What’s it like to be attacked? And what governs our response? How do we heal and find our way forward?
I wasn’t here ten years ago, but I do have a sense of how confusing and crazy-making a sudden physical attack can be. I was out for my morning run once when a guy who had been sitting on a bench a couple of seconds earlier ran across my path and grabbed me. I was startled and upset, but I couldn’t figure out what he was after. Was he trying to throw me over the rail into the river, or throw me down on the ground? He never said a word. I did – I yelled and I kept on yelling, all of a sudden I discovered that I had him in a headlock, and then I remembered that applying my foot in a sensitive place might encourage him to let go. I applied my foot once, pretty gently, without any result. We kept struggling and I tried again. Then he did let go, and we both ran off.
It was pretty clear to me that he was mentally ill. Maybe I had intruded on his space, or perhaps he thought I was somebody else. Clearly I was a significant threat. But after I got a few feet farther, my biggest worry was about him and his evident illness. What must it be like to live with such terror?
How do we get beyond the small and large threats in life? In recent days much of our conversation in this city and much of the media reporting have been filled with stories of how people have responded to the violence here ten years ago. Many of those stories have been filled with hope, as people have made some sense out of their experience of September 11th, and found the strength to reinvest in life.
What has our decade of grieving wrought? Have we found a new meaning in life? Have we found some reasonable measure of healing? Have we made sense of that violence? Have we found a way to forgive those who instigated the death and terror?
That last one is the hardest question, and there is more than a little irony that the readings we’ve heard this morning weren’t chosen specifically for today – they’re scheduled every three years on the Sunday closest to this one. We will continue to hear their calls to forgiveness.
Joseph says to his brothers, who tried to kill him and then sold him into slavery, “well, you meant to do evil, but God turned it to good. I forgave you a long time ago, and I will help you in your hour of need.”
The psalmist responds, “God is full of compassion and mercy, slow to anger and of great kindness.”
Paul’s words to the people in Rome are haunting in our context, “who are you to pass judgment on the servants of another? God will judge them. God will hold them accountable.”
And Peter asks Jesus how many times he’s supposed to forgive people who offend him. Jesus responds by saying, if you’re counting you haven’t gone far enough. And then he tells of a man’s refusal to forgive a tiny debt, even though he has himself experienced enormous forgiveness, and how that only leads to his own destruction.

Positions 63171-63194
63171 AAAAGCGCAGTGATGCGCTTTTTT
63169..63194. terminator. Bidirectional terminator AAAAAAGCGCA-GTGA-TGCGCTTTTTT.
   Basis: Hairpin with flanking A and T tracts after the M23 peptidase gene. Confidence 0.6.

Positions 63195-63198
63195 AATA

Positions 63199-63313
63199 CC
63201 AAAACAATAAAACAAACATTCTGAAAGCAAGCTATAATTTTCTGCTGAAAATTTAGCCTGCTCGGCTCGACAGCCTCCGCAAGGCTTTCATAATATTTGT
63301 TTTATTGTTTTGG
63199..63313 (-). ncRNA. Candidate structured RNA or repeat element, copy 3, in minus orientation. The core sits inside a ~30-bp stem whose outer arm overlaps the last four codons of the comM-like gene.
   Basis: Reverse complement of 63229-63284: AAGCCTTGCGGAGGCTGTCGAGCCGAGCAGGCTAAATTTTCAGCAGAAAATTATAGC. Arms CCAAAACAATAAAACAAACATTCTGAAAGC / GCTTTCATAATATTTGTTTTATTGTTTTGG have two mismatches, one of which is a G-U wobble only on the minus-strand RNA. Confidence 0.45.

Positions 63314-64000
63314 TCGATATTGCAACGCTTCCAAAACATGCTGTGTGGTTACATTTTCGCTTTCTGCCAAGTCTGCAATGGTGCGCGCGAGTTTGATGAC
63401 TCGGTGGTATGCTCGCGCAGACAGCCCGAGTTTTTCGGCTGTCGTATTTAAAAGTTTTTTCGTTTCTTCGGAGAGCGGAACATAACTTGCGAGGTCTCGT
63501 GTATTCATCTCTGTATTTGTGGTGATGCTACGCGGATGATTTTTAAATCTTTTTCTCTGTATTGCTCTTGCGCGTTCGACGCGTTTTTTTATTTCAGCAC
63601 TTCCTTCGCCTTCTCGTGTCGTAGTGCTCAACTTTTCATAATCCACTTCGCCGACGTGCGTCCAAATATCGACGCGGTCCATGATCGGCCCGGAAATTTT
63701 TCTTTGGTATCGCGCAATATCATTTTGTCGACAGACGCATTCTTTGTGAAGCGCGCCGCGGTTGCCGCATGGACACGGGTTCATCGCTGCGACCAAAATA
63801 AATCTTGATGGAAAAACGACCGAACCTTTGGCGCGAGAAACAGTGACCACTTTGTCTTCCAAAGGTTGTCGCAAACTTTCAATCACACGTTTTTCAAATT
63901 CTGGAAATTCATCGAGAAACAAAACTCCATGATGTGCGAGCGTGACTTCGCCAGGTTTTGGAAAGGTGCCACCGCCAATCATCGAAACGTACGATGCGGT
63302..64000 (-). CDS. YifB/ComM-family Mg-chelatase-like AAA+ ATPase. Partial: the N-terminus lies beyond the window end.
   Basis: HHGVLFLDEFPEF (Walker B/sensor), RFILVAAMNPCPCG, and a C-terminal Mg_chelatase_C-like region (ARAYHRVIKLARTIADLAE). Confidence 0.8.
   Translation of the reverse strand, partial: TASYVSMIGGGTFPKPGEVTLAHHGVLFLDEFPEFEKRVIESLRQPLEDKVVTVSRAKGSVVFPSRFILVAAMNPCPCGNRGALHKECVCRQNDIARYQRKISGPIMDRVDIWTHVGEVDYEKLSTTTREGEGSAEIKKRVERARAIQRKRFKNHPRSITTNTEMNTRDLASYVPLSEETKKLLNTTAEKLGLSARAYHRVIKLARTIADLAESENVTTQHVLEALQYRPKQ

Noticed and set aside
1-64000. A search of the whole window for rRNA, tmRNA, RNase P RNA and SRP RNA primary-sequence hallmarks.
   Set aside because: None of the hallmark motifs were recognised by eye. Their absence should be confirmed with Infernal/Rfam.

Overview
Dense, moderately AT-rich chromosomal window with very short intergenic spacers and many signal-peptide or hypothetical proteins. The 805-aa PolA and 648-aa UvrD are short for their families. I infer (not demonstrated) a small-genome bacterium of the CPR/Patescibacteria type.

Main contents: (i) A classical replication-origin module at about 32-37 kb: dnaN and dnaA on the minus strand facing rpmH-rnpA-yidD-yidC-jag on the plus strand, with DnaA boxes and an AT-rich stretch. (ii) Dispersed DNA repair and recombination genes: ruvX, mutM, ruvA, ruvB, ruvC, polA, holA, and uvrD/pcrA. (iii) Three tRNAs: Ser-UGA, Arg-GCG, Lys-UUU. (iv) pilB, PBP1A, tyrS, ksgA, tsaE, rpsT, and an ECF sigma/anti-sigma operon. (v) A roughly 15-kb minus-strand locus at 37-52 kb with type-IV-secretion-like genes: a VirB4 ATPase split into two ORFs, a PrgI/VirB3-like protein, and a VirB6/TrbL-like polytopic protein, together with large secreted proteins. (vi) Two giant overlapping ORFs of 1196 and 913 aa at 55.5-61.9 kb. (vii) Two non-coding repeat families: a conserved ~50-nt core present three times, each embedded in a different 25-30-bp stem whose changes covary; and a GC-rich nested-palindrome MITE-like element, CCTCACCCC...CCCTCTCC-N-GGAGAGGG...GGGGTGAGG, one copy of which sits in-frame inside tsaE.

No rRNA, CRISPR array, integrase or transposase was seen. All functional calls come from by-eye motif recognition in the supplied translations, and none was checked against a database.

What do we do with all of that? I don’t believe that any of us would be here this morning if we didn’t ultimately believe that forgiveness is possible, and that we are all in search of healing. How do we let go of the desire for vengeance and let God deal with the work of judgment? How might we, like Joseph, even if we’ve been terrorized, come to the aid of brothers and sisters in time of need?
Maybe the most important part is where we locate ourselves in the story. As long as this act of violence is all about me and the hurt and damage I’ve suffered, it’s really hard to let go of a desire for payback. As I reflected on my morning wrestling match, I realized that in the heat of the moment I had no desire to hurt the guy. I didn’t want to kick him too hard, I just wanted him to let go. We can decide how to respond.
Forgiveness begins in discovering some element of common humanity with your attacker, even if it is simply a search for understanding – whether it’s rational or irrational. But forgiveness doesn’t end there. The very act of violence that first connects perpetrator and victim binds them together. Joseph was his father’s favorite, and his brothers took it out on him by trying to destroy him. That didn’t break the bonds between them, it actually bound them more closely together – the brothers’ secret vengeance produced a kind of chain gang. At the same time, their act destroyed a good part of the healthy bond they had with their father. Joseph’s forgiveness set them free in a way that they could not accomplish themselves.
What do we choose? What kind of bonds have we taken on in the last ten years in this city, or as Americans responding to attempts to terrorize us? Are we choosing prison chains or bonds of understanding? Healing emerges from seeking to repair some of the damage from the violence and the quest for retribution. Health is growing in interfaith dialogue, in spite of the vitriol poured on Abdel Rauf and Daisy Khan. Some may have meant it for evil, but God is working good nevertheless.
We have to tell the stories, including the ugly ones. Real change began in the civil rights movement when the gratuitous violence perpetrated on non-violent marchers began to appear on television. America began to be appalled and embarrassed. This nation began to recognize that human beings were treating other human beings in inhuman ways. We began to see how we are bound together.